Is Occupy Wall Street unhealthy class warfare? How should Democrats and those with center-left orientations see it? Is the conservative manta of “53%” a compelling counterargument to “We are the 99%”? These are all worthwhile questions that warrant further discussion, with many people sure to make interesting and articulate arguments on either side. Another question raised about the movement, though, does not yield such interesting responses: are these protestors targeting the right people? Many on the right have peddled this line over the past month. Instead, citizens should blame the feds, as always (unless of course, the GOP is in power). Right wingers are pushing a mishmash of tired conservative ideas to further this contention. Ample evidence suggests otherwise.
Several contend that the GSEs bear a lot of the blame for the subprime crisis, because they pushed banks to offer loans to low-income people who couldn’t afford them. The most sophisticated and thoughtful variant of this idea probably comes from University of Chicago economist Raghuram Rajan. His basic model is
Technology–> Inequality–> Political Response–> Financial Crisis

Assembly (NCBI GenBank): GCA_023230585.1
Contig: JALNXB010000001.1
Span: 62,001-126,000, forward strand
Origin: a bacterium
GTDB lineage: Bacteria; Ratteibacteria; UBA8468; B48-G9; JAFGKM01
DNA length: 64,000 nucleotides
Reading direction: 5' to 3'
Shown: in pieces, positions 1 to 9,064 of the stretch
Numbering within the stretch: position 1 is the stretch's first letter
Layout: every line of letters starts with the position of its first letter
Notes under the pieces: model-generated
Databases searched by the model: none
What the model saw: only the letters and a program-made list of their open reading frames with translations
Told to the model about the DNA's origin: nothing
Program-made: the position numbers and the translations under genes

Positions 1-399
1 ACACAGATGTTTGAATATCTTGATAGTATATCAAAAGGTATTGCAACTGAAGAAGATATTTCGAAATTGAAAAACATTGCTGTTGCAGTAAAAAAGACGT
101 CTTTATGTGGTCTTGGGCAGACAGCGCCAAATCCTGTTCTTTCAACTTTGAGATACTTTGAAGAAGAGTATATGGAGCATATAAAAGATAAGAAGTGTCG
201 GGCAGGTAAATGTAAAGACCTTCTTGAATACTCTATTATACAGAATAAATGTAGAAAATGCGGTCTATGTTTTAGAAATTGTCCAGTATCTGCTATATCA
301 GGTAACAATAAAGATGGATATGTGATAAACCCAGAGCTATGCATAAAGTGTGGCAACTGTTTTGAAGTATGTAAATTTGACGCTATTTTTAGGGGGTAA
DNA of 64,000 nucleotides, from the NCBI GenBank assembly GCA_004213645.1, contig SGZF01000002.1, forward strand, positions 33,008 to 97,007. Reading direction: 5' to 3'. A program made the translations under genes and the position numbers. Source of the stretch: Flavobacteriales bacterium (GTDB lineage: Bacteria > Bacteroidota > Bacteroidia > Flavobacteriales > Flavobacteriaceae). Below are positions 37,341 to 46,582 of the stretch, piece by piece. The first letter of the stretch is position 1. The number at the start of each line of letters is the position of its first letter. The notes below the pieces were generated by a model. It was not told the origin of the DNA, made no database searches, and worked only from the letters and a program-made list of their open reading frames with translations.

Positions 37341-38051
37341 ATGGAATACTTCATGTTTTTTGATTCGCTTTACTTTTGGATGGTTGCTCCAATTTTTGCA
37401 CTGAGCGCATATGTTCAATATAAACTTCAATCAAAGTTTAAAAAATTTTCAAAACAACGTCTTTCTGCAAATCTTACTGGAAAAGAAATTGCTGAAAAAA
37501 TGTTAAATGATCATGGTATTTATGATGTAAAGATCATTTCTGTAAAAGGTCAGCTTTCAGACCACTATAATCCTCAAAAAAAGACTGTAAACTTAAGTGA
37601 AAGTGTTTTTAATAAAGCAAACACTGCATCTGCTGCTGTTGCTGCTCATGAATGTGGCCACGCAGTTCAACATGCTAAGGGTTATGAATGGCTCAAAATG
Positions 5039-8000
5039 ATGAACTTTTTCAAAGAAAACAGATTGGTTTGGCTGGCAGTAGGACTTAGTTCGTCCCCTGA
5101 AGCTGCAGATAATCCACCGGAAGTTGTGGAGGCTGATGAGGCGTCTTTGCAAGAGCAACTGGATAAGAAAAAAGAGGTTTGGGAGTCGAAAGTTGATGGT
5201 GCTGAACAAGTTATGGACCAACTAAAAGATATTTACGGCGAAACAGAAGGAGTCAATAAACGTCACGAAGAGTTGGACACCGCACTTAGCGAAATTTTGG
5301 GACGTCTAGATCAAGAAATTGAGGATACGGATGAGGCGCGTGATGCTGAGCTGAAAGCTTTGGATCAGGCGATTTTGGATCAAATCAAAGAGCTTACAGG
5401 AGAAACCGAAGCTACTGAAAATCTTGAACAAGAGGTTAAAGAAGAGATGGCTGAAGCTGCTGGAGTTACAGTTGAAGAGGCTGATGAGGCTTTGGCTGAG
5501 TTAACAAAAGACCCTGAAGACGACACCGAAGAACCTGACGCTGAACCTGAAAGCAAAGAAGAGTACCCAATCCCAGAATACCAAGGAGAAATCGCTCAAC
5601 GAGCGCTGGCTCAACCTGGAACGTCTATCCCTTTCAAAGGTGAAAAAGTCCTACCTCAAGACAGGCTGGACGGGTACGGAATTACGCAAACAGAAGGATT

Daron Acemoglu has studied this question, and argues against it.
He contends that the growing inequality resulting from technological changes led to politicians’ lowering lending standards, wrong-headed actions by the GSEs, and so forth. These effects led to the financial crisis.
Acemoglu argues that the data are inconsistent with these claims. Firstly, inequality emerged on a different time line, too early for the financial crises.
Larry Bartels studied data on constituents’ influence on politicians, according to class. He found that politicians responded most to affluent voters, and little if at all, to low income voters. (I was fortunate enough to talk to Martin Gilens on an article I’m working on and he mentions research showing elected officials respond more to a broader group closer to elections.)
Both of these considerations are inconsistent with Rajan’s claims.